Julian: Jay, I suppose I'll put it out there to you, to just see, is there anything else you wanted to discuss around the complexities?
Jay: I'll give you one tip that has come up many times, that we've been able to solve for, in particular, in a points- based program, so if you have a points- based program and you're giving, let's call it, I don't know, 10 points for every dollar spent, and you understand how many points and you need a... if you get 500 points, you get a$ 5 reward, something that's very common out there. The other factor that comes into play is, what about points for non- transaction- type activities? So what about bonus points? What about double and triple point days, or buy these certain products and get 10 extra points or get 50 extra points or certain number of points, things like that? Rate us, or provide a referral to somebody, or or answer a quiz, or I'm sorry, a survey, or a quiz, or something like that and get bonus points, how do those get incorporated? And to be honest, those are really difficult to incorporate realistically, so there's a difficult way to do it, or a complex way to do it, is to actually try and measure those throughout each point in history and each point in time that you're doing. But overall, what I found to be acceptable for clients, as well as a lot easier to manage, because these are complex enough without getting into these, is to use a bonus points bucket. And by that, I mean, you allot of percentage of points that'll be issued throughout the year to your members. So for example, you may say," We're going to keep an extra 10% of whatever each customer is earning, so we're going to give... Say, each customer, on average, earns 500 points in a year, just throwing out a number, and we find that what we'll do is for a... We're going to allot another 10% of that. We're going to allot another 50 points that each person, on average, would earn via double points and triple points, promotions, for example, as well as soft points promotions for things like referrals and other non- purchase activities, like answering a survey."
Julian: (singing). Beyond the main financial model, what other analytics may be needed to support the program?
Jay: Yes, Julian, great question. Certainly, the financial model that we've been discussing is very paramount and relevant to design and development of a loyalty program, but beyond that, there are other analytic tools that we like to use. One of them would be an RFM model, which is recency, frequency, and monetary value. It really helps to segment customers based on when they last purchased with you, how much money they spend, and how much value they are overall, as well as, there's predictive models that we like to use for things such as, how many people are going to enroll in the program, what's our prediction for enrollment, as well as migration? How many people do we think are going to migrate from one tier to another, from segment to another, as well as churn? So how many people do we think are going to churn out of the program, are at risk, maybe, to go dark? There's models that we use to predict those. And then, of course, there's promotional response models. So if we're going to do certain promotions, can we predict which customers and how many customers are going to respond to certain promotions? So those kind of predictive, analytic models come into play quite often. And then I say, secondly, there's more test and control modeling. Using a very similar kind of a construct, we can do test and control modeling to determine what the potential ROI will be for various enhancements, or changes to the program, or campaign options. So for example, if you have a program in place, running now, and you say," Well, what happens if we pull back a little bit on our benefits, what happens if we raise the stakes and make people spend more in order to get to the next tier, or in order to be able to take advantage of certain benefits," we can take the model then, and we can test that out and see what kind of ROI we could get on that based on certain predictions. If we're looking at certain campaigns, okay, what if we start getting into promotional campaigns and double and triple points campaigns? What can be our potential outcomes from that? So we can use a similar model structure, same model structure in many cases, and just test out these different parameters to see what's going to happen based on what we're seeing in the marketplace. You don't have to be a statistician or an Excel expert in order to do financial modeling. If you are somewhat competent in Excel, I would say, because that's the tool that most people use, and you really have a good knowledge of the elements and parameters that your loyalty program is structured from, then you can probably complete a decent financial model. Like we said at the beginning, it is just taking all of these inputs and creating a story around these inputs. Like I said, I think of this as a canvas, as your Excel spreadsheet, as a canvas. And what you're basically trying to do is paint a picture of, okay, if these certain things are truisms and these certain things are assumptions that we believe will happen, what kind of an effect will that have on our outcome and on the purchase behavior. And just structuring those out and making sure you include the costs that would burden the program, I think most people can put together a decent financial model, so go ahead and give it a try, Julian, and let me know how you do.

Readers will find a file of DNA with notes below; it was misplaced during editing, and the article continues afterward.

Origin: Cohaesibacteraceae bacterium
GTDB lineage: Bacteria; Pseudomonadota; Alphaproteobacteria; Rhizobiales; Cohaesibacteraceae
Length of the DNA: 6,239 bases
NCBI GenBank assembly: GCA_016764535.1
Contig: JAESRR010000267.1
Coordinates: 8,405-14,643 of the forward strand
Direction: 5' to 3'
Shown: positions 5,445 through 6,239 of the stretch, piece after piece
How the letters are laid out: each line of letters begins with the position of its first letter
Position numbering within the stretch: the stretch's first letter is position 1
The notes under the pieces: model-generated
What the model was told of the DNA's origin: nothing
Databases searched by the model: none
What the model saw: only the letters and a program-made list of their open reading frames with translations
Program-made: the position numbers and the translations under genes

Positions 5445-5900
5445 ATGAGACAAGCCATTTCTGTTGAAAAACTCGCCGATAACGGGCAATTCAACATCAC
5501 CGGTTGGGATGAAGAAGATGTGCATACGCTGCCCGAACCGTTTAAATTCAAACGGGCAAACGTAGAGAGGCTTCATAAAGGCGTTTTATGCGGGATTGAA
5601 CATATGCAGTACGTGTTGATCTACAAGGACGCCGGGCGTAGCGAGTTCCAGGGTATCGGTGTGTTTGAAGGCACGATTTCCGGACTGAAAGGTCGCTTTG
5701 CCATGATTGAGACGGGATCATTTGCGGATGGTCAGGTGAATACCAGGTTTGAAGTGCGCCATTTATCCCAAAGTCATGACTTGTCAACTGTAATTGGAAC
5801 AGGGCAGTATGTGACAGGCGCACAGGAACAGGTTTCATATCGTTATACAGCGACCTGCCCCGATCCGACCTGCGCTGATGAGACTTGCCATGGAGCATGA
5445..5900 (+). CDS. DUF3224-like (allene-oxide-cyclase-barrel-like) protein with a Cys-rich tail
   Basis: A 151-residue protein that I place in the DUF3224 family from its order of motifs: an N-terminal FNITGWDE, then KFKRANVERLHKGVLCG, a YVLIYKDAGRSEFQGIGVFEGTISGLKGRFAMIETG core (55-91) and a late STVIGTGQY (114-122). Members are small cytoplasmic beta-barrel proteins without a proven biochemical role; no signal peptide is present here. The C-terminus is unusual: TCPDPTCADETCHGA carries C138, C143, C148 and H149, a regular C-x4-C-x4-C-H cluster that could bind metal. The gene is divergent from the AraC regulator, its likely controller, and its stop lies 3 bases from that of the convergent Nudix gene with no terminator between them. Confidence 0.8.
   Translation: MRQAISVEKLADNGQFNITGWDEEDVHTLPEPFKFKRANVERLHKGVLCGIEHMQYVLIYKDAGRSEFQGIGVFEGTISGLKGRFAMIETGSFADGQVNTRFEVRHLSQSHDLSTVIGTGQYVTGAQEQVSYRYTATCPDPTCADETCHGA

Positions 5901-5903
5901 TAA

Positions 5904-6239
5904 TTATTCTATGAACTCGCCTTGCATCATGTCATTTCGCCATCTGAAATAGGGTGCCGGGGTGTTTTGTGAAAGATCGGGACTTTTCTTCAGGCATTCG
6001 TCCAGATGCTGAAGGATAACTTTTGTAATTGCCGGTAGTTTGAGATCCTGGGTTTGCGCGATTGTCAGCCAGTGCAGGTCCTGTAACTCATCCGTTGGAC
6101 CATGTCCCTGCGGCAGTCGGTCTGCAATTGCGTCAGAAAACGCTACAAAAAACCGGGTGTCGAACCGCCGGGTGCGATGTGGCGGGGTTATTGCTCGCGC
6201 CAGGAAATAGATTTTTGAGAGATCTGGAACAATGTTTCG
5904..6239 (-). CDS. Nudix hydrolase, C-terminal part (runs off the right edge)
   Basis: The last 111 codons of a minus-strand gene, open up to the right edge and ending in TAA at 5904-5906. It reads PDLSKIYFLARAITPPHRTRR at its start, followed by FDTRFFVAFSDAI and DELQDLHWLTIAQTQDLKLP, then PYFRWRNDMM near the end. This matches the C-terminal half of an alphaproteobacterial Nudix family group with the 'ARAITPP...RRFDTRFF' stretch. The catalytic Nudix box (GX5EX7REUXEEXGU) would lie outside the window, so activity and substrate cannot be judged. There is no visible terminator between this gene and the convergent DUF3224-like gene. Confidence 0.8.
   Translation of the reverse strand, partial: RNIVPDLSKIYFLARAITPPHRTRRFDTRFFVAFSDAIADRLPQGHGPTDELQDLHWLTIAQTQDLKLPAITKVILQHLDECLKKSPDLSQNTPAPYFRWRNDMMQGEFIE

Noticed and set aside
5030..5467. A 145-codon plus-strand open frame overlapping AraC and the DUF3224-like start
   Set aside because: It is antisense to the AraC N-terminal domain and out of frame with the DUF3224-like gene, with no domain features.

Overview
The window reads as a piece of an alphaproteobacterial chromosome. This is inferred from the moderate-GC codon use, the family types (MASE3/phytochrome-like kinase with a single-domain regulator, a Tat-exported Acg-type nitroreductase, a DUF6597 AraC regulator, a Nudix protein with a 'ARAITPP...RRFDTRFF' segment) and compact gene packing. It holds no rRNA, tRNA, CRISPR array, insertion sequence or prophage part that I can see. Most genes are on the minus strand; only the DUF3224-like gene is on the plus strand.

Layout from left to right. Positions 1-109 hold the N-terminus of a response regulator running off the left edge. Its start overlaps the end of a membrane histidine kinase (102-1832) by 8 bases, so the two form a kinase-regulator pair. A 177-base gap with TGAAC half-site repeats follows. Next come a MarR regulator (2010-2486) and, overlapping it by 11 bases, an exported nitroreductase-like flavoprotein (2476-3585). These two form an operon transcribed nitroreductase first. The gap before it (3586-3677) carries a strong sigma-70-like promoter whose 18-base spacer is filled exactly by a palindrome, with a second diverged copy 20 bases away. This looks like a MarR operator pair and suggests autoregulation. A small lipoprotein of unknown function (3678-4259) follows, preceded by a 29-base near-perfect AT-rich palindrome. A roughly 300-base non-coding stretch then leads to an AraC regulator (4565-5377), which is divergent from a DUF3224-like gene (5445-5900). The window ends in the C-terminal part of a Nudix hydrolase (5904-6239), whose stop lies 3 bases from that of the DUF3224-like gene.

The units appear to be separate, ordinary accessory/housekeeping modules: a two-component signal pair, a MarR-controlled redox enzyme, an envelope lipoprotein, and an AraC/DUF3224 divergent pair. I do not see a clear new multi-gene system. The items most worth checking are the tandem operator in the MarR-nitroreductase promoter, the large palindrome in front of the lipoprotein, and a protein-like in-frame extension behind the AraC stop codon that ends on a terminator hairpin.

Julian: Jay, great speaking with you.
Jay: Thanks so much, Julian. This was really a lot of fun. I hope people really got a little bit of understanding and ideas and motivation for loyalty marketing and financial modeling. If anybody wants to follow up, ascendantloyalty. com is our website, and you can always find us there, and we're happy to speak with anybody about this topic.
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Today's episode is the third and final part of a loyalty trilogy with guest Jay Weinberg. Jay is a Marketing Strategy Expert at Ascendant Loyalty Marking.
Over 3 appearances Jay discusses financial modeling for loyalty programs by breaking the topic into three essential parts:
• Why Financial Modeling is crucial to a successful loyalty program
• A breakdown of the critical elements of Financial Modeling
• A deep dive into the complexity of Financial Modeling for loyalty programs.
Listen now to start building your Financial Model for a more successful program.